is that assertiveness in role plays may not relate to assertiveness in naturalistic situations (Bellack. the meaning of the scores might be difficult to evaluate. The problems of response bias. Weaver. Many of the same issues have come up with criterion validity for behavioral assessment as for traditional assessment. and assumed client truthfulness need to be addressed for any standardized instrument. 1972). even though the RAS is a frequently used device in both research and clinical settings. However. they can alter their daily level of assertiveness to “act the part ” correctly (Higgins. For example. the Rathus Assertiveness Schedule (RAS. & Turner. including difficulty generalizing to different populations. & Redden. Duran. it was believed that they did not have to be judged using the same criteria as the older and more traditional psychometric tests. which most of the preceding studies used. Harrison. increased work has gone into assessing the validity of various methods of behavioral assessment. no norms. few actual studies on the incremental validity of these procedures have been conducted. Alonso. and methods of administration. 494). 1983). The familiar argument used for traditional tests is that different assessment procedures serve to provide checks and balances for one another. Desmarais. . They further point out that the “early paper-and-pencil structured personality tests which were finally abandoned in the 1930s are indeed difficult to distinguish from many present-day ( behavioral) selfreport procedures” (p. settings. Kaplan and Saccuzzo (1993) criticize this by stating that behavioral self-reports may be “repeating history and reinventing the wheel” (p.Issues Related to Reliability and Validity 109 The various areas of observation were selected mostly based on what rationally seemed to be the most critical considerations. Other behavioral self-report questionnaires have experienced similar problems. 1973) has been subjected to traditional psychometric procedures and illustrates the difficulties encountered in this as well as other similar behavioral inventories. Hersen. Most validity studies have been conducted by using relevant outside criteria. The RAS similarly has poor criterion validity based on instructor evaluations of observed assertive behavior and grades in a communication course (Tucker. and Blue (1979) did not find a very high correspondence between scores on the RAS and observational reports of role plays in an inmate population. 1979). a difficulty with relating assertiveness in role-play situations. In general. including behavioral procedures. Rathus. internal dialogue). 493). Since the early 1980s. Goldberg. & Pendleton. few validity studies have been performed on behavioral interviews and naturalistic observations. 1979). Because these questionnaires represented new techniques with a different underlying philosophy. questionable reliability and validity. R. They were considered to be direct reports of client behaviors and thus little psychometric validity was reported. psychophysiological measurement. the RAS did relate to nonassertiveness in a group of dental students (Rathus. The early behavioral self-report questionnaires relied on content and face validity. Many behavioral self-report inventories have been developed but have had widely varying degrees of success demonstrating acceptable psychometric qualities. Thus. Whereas Heimberg. Many behavioral self-report questionnaires might be best referred to as “idiosyncratic clinical tools” rather than psychometrically sound tests. whereas much more has been done on behavioral questionnaires. Although it is often argued that self-reports are supported by other sources of data (direct observation. Perhaps when subjects are asked to role-play.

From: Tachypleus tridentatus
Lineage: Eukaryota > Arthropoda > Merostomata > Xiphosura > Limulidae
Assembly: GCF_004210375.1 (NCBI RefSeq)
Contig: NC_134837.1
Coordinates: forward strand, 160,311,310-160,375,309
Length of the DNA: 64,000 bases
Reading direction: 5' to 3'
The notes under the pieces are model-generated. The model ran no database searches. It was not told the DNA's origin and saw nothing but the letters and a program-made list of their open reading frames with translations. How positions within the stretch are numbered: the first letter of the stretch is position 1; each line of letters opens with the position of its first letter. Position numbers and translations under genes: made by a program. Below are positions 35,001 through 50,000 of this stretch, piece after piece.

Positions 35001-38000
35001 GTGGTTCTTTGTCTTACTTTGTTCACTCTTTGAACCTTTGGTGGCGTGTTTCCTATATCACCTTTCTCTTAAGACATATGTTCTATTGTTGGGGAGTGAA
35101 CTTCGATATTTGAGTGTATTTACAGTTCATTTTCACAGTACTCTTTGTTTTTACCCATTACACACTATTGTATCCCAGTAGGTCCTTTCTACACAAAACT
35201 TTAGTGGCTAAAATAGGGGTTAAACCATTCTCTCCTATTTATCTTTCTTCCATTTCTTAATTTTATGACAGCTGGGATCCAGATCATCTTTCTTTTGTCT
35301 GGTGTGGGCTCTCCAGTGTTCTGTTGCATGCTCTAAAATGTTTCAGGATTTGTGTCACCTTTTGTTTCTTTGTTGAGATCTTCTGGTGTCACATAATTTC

1999). Any measurement of problem behaviors is usually directly tied to how these behaviors can be changed. In addition. Although many techniques have not been through rigorous traditional validity studies. 1989) or on Kanfer and Saslow’s (1969) functional analysis of behavioral excesses and deficits. it is fairly easy to develop a baseline and monitor change. behavioral assessment is particularly useful for persons using a hypothesis-testing approach and for those who wish to have clear accountability that change has actually taken place. the emphasis on treatment validity has proven to be attractive to many practitioners. imagery. classroom acting out). such as in chronic schizophrenia. A further asset is that behavioral assessment offers a wide range of possible techniques for use in extremely varied contexts. and contingencies (Goldfried. A previously described but extremely important drawback of many behavioral assessment strategies is that they have poor or. If these behaviors are frequent in occurrence (i. violation of drugs or firearms in schools) may be much more difficult to measure and monitor (J. naturalistic observation. structured observation.. and head injuries. The different assessment modes might involve relevant aspects of person-situation interaction. which enables clinicians to make baseline measurements of behavior and to assess the antecedents and consequences of these behaviors. the accuracy of behavioral observation and interviewing can be distorted . Behavioral assessment is particularly appropriate when a presenting problem is determined primarily by environmental factors. smoking. Often the attempts to establish reliability and validity have been disappointing. marital difficulties. and self-monitoring. Nelson. greater difficulties are involved because the environment is relatively less important. at least. untested psychometric properties. behavioral assessment is somewhat less relevant when environmental factors account for a smaller portion of the variance. & Aaroe. 1982b). cognitions. These approaches place the person in a much wider context than traditional assessment procedures. overt behaviors. physiological changes. These strategies include self-reports. acting out. Many behavioral assessment models organize their approach around stimulus. However. and inappropriate classroom behavior. relevant behaviors are given an empirical functional analysis. response. certain types of headaches. behavioral assessment can be tied too closely to treatment.110 Behavioral Assessment ASSETS AND LIMITATIONS Probably the greatest advantage of behavioral assessment is that its practitioners have continually paid attention to its relevance toward treatment. however. organism. Variations in techniques are consistent with the view that a complete understanding of the person requires multiple modes of assessment. Other approaches rely on Lazarus BASIC-ID (Lazarus. In some situations. interpersonal relationships. feelings. quite unique behavior that occurs infrequently (i. temper tantrums. and aspects of the person’s larger social system. An initial functional analysis can then allow clinicians to evaluate whether change has actually occurred during or after treatment. physiological monitoring. Furthermore. particularly in legal assessments or other situations in which assessment and therapy are separate. a clear. Roberts.e.. Rutherford. Thus. Although behavioral assessment and intervention can still be effective for such problems. This may be the case when organic factors may be more important than environmental ones. In most cases.e. In addition. Mathur. functional relationship (environmental interaction) can be established for disorders such as phobias.